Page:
UT Austin: Action Plans, Energy Initiatives Develop Talent, Expand Research
Mindful of the energy industry’s need for new workers educated in science, technology, engineering and math (STEM), the University of Texas System’s Board of Regents recently approved $10 million per year over the next two years to help with recruiting and retaining “top engineering and computer science faculty through the Science and Technology Acquisition and Retention (STARS) program,” the University of Texas System said in a statement. They also approved $2 million to help launch the planned UT System Engineering, Research, and Education Institute in Houston.
The programs only add to the comprehensive energy offerings available to the University of Texas (UT) students.
Texas currently loses more high school students to out-of-state colleges than it gains, according to Bob Helms, the chairman of the Implementation Committee and a former executive in the semiconductor industry. However, students who receive their education in Texas tend to stay in Texas, Helms noted. So, the new STAR program is aimed at developing and retaining top talent.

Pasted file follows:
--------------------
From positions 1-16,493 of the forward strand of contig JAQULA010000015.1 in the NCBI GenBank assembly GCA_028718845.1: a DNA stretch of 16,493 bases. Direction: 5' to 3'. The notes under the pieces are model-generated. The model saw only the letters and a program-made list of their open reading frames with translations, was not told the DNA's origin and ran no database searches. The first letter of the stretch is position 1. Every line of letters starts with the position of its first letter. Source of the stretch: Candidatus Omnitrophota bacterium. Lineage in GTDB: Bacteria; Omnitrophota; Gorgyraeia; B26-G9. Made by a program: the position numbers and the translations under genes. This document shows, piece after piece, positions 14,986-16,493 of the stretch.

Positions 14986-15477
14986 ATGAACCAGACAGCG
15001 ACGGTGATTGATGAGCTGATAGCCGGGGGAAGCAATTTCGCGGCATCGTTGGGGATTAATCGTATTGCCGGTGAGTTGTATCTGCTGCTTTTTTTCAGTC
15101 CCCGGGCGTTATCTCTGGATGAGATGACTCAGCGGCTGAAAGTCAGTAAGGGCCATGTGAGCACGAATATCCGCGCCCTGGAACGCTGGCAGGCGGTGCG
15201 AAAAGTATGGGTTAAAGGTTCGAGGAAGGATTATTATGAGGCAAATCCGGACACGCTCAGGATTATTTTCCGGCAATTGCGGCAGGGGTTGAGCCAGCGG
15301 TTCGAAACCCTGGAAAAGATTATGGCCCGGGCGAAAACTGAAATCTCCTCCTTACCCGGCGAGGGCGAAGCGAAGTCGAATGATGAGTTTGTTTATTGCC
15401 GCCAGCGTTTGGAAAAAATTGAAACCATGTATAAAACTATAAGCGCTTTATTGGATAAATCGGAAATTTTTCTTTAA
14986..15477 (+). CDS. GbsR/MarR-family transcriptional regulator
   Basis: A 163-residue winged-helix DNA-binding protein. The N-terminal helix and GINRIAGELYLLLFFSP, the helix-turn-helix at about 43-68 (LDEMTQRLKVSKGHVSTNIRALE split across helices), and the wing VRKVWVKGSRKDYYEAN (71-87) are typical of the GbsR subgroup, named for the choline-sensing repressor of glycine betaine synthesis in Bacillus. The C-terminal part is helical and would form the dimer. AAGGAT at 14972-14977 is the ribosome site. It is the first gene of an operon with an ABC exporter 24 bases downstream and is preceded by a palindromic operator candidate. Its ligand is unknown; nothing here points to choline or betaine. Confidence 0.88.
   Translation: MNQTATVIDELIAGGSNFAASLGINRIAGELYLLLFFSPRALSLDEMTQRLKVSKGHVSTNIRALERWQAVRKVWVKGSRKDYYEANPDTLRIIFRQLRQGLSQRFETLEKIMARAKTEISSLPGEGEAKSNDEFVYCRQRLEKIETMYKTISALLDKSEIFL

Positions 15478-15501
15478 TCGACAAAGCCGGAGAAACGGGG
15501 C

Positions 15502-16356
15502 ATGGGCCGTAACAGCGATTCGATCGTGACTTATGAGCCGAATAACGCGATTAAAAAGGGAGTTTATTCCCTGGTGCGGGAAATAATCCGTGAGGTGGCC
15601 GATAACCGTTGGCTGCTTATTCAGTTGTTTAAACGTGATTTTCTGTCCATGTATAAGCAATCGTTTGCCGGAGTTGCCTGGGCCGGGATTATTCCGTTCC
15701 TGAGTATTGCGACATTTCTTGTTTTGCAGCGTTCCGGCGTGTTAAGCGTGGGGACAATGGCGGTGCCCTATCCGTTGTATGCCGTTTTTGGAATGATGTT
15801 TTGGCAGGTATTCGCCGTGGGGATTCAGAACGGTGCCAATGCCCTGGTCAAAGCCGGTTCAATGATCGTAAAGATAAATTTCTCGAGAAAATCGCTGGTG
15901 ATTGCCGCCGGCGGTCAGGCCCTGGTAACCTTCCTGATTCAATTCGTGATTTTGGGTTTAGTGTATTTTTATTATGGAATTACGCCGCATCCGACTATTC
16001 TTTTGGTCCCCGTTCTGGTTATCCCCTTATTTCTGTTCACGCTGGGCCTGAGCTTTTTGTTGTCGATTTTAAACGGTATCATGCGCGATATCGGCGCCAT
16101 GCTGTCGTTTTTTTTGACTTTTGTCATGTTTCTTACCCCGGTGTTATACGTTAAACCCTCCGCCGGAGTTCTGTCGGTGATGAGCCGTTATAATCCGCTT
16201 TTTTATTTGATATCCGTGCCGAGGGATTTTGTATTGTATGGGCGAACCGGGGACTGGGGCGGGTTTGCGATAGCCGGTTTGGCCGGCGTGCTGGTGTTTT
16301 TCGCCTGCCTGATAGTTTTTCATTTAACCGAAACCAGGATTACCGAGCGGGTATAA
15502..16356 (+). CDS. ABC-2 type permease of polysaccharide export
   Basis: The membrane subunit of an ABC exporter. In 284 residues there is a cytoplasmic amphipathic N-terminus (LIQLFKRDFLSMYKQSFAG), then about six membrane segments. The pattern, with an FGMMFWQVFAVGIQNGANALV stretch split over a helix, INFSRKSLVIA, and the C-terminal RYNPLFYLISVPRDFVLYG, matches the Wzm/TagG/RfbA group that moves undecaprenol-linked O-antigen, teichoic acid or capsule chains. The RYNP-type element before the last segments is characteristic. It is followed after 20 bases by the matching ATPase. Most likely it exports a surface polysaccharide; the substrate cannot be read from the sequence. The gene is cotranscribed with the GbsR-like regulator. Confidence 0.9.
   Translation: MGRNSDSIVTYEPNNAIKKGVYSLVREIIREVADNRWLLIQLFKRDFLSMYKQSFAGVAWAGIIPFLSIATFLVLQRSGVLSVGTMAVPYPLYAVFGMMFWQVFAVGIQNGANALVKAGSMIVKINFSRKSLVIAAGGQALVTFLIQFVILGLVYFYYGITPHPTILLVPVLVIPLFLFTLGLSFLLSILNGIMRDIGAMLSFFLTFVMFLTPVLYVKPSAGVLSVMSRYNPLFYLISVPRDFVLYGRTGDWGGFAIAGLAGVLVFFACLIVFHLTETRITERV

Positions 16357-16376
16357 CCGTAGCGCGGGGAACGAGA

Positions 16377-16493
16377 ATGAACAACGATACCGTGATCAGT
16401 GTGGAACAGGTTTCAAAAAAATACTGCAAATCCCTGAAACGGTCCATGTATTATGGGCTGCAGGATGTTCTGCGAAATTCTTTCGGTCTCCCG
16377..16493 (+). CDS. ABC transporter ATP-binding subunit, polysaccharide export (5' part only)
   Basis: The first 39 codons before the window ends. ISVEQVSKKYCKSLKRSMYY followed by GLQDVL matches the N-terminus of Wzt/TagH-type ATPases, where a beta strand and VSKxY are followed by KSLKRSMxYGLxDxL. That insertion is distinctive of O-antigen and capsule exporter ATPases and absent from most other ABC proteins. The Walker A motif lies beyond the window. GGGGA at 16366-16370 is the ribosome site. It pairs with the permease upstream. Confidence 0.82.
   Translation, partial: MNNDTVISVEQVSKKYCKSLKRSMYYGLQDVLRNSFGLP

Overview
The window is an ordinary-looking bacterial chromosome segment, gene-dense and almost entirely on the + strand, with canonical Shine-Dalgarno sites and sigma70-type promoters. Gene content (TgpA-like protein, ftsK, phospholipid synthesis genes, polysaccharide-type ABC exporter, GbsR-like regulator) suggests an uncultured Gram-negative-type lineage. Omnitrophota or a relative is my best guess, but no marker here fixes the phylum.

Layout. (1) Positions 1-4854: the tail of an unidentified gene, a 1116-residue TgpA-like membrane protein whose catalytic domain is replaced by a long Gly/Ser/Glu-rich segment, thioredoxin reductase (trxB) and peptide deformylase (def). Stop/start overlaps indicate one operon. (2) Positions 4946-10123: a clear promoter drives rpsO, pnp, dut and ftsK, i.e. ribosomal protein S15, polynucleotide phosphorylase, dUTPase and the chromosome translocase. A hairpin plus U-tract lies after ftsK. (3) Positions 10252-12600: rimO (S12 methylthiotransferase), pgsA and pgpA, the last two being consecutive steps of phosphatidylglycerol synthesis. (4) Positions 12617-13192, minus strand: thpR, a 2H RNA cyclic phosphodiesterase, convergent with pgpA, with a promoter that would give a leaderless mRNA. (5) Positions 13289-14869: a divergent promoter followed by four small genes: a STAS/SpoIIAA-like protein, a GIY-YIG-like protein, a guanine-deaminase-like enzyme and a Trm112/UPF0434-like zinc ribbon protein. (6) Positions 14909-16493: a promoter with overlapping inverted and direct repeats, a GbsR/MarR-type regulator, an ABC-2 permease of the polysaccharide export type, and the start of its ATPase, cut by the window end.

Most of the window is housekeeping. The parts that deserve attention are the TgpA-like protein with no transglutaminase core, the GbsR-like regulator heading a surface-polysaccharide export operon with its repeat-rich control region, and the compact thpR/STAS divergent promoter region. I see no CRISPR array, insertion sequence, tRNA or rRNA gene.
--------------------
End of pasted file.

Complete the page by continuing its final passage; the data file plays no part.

The number of bachelor’s, master’s and doctorate degrees granted annually are expected to increase over the next decade to 8,700 from about 5,100 today, the University of Texas System said.
To keep the state’s economy healthy, Texas will need 88,000 new engineers and computer scientists over the next decade, according to the Texas Workforce Commission.
The message about the need for new energy workers has been getting out in recent years, Dr. Thomas F. Edgar, the George T. and Gladys H. Abell Endowed Chair in Engineering at the University of Texas at Austin, told Rigzone.
“Over the past 5 years, energy-related enrollment has doubled at the undergraduate level, while at the graduate level, it’s increased by about 20 to 25 percent. That is a response to the industry, which understands that the knowledge base is going away. There is a demographic problem, and they need to retool and hire a lot of new grads and get them going. They are certainly being aggressive,” Edgar said.
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